The Matrigel tube formation assay is a technique used to determine in vitro VM capacity of cancer cells. Briefly, each well of a 24-well plate was coated with 100 µl Matrigel (10 mg/ml) and allowed to solidify at 37°C for 1 h. The cell suspension in culture medium (4×104/200 µl) was seeded into the Matrigel-coated 24-well plate and incubated at 37°C in a humidified atmosphere of 5% CO2. The effect of RhoA/ROCK inhibition on tube formation was studied by adding culture medium containing exoenzyme C3 or Y27632 into the wells immediately after cell seeding to a final concentration of 200, 800 or 1600 ng (exoenzyme C3) or 2, 10 or 50 µM (Y27632).

Western blot analysis

Total protein was extracted and electrophoresed using SDS-PAGE. Proteins on the gel were transferred onto PVDF membrane (Merck-Millipore), followed by blocking with 5% skimmed milk dissolved in TBS containing 1% Tween-20 (TBST) for 1 h at room temperature. The membrane was incubated with primary antibody at 4°C overnight, washed with 1% TBST three times, and incubated in alkaline phosphatase-conjugated secondary antibody for 1 h at room temperature. After washing, the chemiluminescence signal was imaged using a ChemiDoc XRS (Bio-Rad) and quantitated using Image J.

cDNA generation and real-time qPCR

Cells were treated with 2, 10 or 50 µM of Y27632 for 16 h. Total RNA was extracted from cells using Trizol (Invitrogen) and verified by electrophoresis. The mRNA was reverse-transcribed into cDNA with a reverse-transcription kit (Thermo Fisher Scientific). Human GAPDH Endogenous Reference Genes Primers (Order NO.: PHS04) and Primer sequences listed in Table 1 used for PCR were from Sangon Biotech. SYBR Green I (Amersco) was added into the reaction mixture. Quantitative real-time PCR was performed on an MJ Opticon 2 thermal cycler (MJ Research Inc.) following the manufacturer's instruction.


After fixation for 20 min in 4% paraformaldehyde at 37°C, cells were permeabilized for 15 min in 0.5% Triton-X and subsequently blocked in 5% goat serum for 1 h. After incubation with the appropriate primary (overnight incubation at 4°C) and secondary (2 h at 37°C) antibodies, the cells were imaged using a confocal laser scanning microscope (Leica TCS SP8).

Cell migration assay

Cell migration was evaluated using an in vitro wound healing assay. In brief, MHCC97H cells containing Y27632 at a final concentration of 2, 10 or 50 µM were seeded to a six-well plate and incubated for 8 h to allow the formation of a cell monolayer. Cells were scratched with the tip of a 200 µl pipette and then incubated at 37°C in a humidified atmosphere of 5% CO2 for 48 h. To observe the scratch healing, each well was observed at 0, 24 and 48 h after scratching.

Matrigel invasion assay

Invasion was assayed in Transwell cell culture chambers (Corning Costar) attached with a membrane filter (8.0 µm pore size; Nucleopore) as previously described with some modifications [40]. Briefly, the inserts in the membrane filter were coated with Matrigel on the upper surface. MHCC97H cells were adjusted to a density of 1×106 cells/ml in serum-free DMEM high glucose culture medium. Cell suspension (200 µl) was seeded into the upper surface, while the lower chambers were filled with 500 µl DMEM medium with 20% FBS. After culture at 37°C in a humidified atmosphere of 5% CO2 for 48 h, the cells on the upper surface of the filter were removed by wiping with a cotton swab and the number of cells that migrated through the Matrigel to the lower chamber was determined. Assays were performed in duplicate wells.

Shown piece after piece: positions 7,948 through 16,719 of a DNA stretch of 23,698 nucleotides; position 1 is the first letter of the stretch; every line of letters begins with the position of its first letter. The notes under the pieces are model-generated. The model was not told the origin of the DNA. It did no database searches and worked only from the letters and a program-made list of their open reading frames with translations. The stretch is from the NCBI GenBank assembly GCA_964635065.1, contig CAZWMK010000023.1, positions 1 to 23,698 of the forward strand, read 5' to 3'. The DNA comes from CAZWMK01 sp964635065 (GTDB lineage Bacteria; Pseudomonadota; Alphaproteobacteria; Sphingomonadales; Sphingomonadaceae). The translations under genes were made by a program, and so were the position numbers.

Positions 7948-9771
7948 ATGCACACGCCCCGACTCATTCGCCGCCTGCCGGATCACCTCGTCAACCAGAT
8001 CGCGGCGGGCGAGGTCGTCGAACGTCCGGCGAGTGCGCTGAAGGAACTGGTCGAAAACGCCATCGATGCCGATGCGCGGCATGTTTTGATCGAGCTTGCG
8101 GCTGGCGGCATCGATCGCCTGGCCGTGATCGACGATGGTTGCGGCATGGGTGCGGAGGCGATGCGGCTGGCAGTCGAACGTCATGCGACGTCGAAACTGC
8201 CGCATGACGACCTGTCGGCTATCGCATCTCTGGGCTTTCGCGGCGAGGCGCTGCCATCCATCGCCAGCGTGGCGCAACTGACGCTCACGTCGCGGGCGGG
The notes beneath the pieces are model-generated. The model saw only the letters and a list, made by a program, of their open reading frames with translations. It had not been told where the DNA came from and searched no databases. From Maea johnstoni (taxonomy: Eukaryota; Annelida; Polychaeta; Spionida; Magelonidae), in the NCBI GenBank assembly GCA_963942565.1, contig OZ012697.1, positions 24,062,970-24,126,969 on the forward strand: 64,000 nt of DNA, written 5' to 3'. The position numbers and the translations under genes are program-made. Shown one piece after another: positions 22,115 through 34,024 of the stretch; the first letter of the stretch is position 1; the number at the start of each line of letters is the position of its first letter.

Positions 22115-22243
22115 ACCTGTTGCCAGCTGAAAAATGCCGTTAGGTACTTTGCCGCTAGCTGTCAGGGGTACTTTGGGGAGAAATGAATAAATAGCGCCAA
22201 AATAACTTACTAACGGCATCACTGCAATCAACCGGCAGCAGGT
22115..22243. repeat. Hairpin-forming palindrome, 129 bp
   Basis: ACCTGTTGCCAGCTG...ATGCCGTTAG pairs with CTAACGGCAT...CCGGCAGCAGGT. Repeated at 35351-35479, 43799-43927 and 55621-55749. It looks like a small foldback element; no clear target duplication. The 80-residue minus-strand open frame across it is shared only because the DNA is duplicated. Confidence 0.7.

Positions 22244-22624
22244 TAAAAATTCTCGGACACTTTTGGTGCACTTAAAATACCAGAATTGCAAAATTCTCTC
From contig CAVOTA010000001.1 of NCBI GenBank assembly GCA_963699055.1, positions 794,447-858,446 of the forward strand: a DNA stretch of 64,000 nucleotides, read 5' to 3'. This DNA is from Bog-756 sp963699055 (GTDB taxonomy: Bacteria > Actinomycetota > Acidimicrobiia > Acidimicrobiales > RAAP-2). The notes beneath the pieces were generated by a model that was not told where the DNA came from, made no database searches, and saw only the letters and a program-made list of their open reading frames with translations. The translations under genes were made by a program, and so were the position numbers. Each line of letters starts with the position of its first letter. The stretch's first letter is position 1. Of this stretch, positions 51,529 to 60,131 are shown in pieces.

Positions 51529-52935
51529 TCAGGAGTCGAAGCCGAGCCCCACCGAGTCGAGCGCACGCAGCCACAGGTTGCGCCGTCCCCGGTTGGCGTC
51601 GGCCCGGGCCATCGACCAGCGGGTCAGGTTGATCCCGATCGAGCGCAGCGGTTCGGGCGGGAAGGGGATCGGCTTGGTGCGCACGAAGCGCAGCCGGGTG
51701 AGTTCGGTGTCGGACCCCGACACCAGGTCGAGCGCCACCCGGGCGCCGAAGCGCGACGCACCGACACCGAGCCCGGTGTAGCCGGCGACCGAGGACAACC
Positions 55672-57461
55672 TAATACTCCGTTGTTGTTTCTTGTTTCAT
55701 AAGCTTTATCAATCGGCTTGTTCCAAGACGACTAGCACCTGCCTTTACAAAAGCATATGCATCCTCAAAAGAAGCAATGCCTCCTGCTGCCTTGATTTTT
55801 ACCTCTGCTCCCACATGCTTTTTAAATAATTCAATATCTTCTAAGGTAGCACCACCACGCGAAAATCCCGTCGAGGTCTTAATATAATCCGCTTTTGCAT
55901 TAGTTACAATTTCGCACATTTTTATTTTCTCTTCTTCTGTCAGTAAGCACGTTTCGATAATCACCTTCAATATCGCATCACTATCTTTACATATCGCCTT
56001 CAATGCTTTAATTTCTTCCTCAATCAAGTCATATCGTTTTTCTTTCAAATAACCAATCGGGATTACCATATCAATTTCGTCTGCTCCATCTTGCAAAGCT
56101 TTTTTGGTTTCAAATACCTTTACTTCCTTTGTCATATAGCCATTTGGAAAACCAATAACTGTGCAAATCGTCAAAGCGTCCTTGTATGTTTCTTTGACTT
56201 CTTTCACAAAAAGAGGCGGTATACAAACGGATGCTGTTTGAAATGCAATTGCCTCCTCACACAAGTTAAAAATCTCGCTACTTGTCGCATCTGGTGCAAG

Cell apoptosis and viability assessment

Apoptosis assay of MHCC97H cells exposed to Y27632 (2, 10 and 50 µM) for 24 h were examined by flow cytometry (BD Accuri C6). MHCC97H cells were stained with PE Annexin V and 7-Amino-Actinomycin (7-AAD) following the manufacturer's instructions to detect early apoptotic cells (PE Annexin V+/7-AAD- events) and late apoptotic cells (PE Annexin V+/7-AAD+ events). Additionally, MHCC97H cells were trypsinized and seeded at 1×104 cells/well in 96 well plates. After 24 h, various concentrations of Y27632 were added, followed by incubation for another 48 h. Then, 10 µl Cell Counting Kit-8 (CCK8, Dojindo) solution was added to each well. Plates were incubated for additional 2 h. Absorbance readings at 490 nm were obtained using a spectrophotometer (Thermo Varioskan).

Statistical analysis

The data were expressed as mean ± standard errors (S.E.) and examined for their statistical significance of difference with ANOVA and the Student's t-test. P-values of less than 0.05 were considered statistically significant.

Author Contributions

Conceived and designed the experiments: XYL QL GLL. Performed the experiments: JGZ YZW QDZ. Analyzed the data: XYL SYG. Contributed reagents/materials/analysis tools: XW GHZ. Wrote the paper: JGZ QL XYL.